There’s an App for That

There are a lot of apps out there to help with sleep. Some are trackers, while others encourage meditation, play soothing sounds, or simply provide a natural alarm to wake you up more gently. The downside is that you’ve got to use them consistently to see results, which requires being on your phone – and we all know how distracting that can be. Plus, the blue light from your screen is bad for sleep in the first place.

Consumer Reports studied different sleep apps and found that they don’t provide enough information to really diagnose the root issue of your problems. They may still help you relax, but seeing a doctor could help more. 

What to do instead: Talk to your doctor, see if they have suggestions based on your medical history and their expertise. You can also try the sleep journal, mentioned above, and relaxation techniques independent of apps. A few minutes of meditation can relax your body and mind and get you in a better place for good sleep. No phone required.

Setting the Mood

There are technologies that you may not associate with sleep that may still be able to help. For example, the light and temperature in your bedroom can have a big impact. A programmable thermostat like Nest lets you set a wind-down routine where it automatically goes to the perfect sleep temperature of between 60 and 67 degrees F. If you and your sleep partner disagree on what’s “perfect”, there are bedding options like a smart duvet that allows each side to set their own temperature.

Humans are made to sleep best in complete darkness. If you’ve got a lot of light pollution coming through your windows, try blackout curtains. You can even get them on a remote control to open and shut them as much and as often as you want. If you like your curtains the way they are, try a sleep mask (there are smart versions of those too).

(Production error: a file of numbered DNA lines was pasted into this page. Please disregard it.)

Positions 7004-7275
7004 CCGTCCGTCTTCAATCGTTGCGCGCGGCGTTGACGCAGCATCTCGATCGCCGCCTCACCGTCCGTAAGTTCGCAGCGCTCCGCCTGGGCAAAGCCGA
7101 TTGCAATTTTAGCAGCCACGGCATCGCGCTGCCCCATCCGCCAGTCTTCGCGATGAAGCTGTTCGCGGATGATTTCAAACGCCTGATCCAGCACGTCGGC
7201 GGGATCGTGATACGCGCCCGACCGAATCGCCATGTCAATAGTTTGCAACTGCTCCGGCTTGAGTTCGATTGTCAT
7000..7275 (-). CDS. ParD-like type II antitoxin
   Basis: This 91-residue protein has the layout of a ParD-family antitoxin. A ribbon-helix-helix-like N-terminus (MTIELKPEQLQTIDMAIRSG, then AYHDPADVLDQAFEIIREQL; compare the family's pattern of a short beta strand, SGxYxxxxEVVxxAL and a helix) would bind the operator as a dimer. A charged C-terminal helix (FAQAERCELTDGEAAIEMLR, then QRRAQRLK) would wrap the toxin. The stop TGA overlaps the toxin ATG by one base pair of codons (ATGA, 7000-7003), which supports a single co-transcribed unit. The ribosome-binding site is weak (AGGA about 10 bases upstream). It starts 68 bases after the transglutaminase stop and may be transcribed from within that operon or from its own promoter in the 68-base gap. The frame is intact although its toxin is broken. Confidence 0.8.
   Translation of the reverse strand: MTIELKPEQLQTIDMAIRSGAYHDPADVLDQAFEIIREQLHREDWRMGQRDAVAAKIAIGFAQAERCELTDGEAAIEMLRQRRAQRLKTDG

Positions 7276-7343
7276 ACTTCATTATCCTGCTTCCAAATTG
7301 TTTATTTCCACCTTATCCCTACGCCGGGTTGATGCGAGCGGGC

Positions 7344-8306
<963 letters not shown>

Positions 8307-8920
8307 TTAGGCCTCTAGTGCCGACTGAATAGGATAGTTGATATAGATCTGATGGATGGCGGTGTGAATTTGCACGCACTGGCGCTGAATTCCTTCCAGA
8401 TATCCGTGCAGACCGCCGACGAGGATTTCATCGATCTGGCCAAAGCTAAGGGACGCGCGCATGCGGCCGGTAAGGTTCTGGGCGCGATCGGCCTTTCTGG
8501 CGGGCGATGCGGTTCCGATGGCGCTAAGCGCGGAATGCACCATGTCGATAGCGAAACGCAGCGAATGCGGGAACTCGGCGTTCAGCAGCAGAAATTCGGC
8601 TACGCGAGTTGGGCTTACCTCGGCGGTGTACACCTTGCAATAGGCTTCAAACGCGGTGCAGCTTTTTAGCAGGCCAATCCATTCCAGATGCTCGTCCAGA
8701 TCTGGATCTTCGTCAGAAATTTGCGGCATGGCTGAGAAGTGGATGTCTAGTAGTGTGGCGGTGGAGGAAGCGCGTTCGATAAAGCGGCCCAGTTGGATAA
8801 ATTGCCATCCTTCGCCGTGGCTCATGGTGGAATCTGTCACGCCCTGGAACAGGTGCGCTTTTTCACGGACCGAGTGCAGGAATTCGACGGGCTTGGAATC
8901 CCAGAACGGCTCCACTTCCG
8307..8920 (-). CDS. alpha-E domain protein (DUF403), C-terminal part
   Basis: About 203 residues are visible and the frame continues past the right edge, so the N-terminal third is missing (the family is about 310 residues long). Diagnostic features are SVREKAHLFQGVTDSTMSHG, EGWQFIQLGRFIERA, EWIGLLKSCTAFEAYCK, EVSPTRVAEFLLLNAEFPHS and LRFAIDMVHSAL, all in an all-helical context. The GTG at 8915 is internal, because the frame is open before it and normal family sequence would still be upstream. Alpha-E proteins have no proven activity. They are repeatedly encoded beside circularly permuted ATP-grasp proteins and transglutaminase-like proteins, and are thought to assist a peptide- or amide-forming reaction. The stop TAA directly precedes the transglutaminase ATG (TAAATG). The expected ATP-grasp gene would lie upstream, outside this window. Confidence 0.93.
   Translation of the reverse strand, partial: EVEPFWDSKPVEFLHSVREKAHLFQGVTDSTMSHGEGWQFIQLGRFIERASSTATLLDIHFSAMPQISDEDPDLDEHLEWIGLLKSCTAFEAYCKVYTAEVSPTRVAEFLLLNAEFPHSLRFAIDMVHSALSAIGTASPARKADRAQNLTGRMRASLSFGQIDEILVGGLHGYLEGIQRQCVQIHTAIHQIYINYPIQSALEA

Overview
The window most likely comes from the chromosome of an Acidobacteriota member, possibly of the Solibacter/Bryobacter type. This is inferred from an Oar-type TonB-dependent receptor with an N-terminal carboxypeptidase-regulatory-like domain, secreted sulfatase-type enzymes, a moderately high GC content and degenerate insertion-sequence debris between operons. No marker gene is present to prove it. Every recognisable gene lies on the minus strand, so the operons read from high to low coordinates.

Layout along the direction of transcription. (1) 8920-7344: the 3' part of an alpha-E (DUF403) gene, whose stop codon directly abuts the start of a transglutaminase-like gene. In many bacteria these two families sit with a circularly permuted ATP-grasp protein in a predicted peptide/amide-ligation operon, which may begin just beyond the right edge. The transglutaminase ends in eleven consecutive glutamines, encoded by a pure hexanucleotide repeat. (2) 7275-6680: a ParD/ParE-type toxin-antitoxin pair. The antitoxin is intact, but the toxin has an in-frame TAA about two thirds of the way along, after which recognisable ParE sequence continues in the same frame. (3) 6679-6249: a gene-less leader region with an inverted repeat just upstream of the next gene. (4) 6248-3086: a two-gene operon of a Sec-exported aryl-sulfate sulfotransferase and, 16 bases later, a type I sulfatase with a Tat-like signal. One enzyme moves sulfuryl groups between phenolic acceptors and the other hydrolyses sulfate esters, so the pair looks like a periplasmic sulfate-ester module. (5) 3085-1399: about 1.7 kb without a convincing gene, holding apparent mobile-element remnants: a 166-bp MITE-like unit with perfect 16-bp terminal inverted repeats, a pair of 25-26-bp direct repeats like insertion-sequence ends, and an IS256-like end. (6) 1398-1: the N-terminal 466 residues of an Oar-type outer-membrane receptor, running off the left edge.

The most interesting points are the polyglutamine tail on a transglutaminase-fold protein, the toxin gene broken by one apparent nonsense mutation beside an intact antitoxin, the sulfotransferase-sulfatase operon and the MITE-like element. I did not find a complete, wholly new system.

For those who prefer a little light in their bedroom, try adding some smart lights, which you can control with an app. Any light can actually be controlled from your phone with a smart plug.

What to do instead: Instead of a smart thermostat, set a reminder to turn yours down and make that part of your bedtime routine. Try blinds or heavier curtains instead of blackout, and get a salt lamp on a timer for a warm, comforting nightlight.

Science for Snoring

Snoring is one of the primary reasons people say they don’t get enough sleep, whether because they do it, or the person next to them does. This is a huge category that’s been around forever, and there are hundreds of solutions from special pillows to stick-on strips. Technology is at work here too, with items like pillows that will actually move you or nudge you if it detects that you’ve started to snore. 

What to do instead: Prop up your head. Propping up your head as little as 10 degrees can open your airways and reduce snoring. For some people it takes a little more, and it can be hard to keep the pillows in place. But this is a simple, and free, place to start.

Not sure where to start? Here are some gadgets of all types to help you and your family get better rest. You might find something that works for you - just remember to check with your doctor.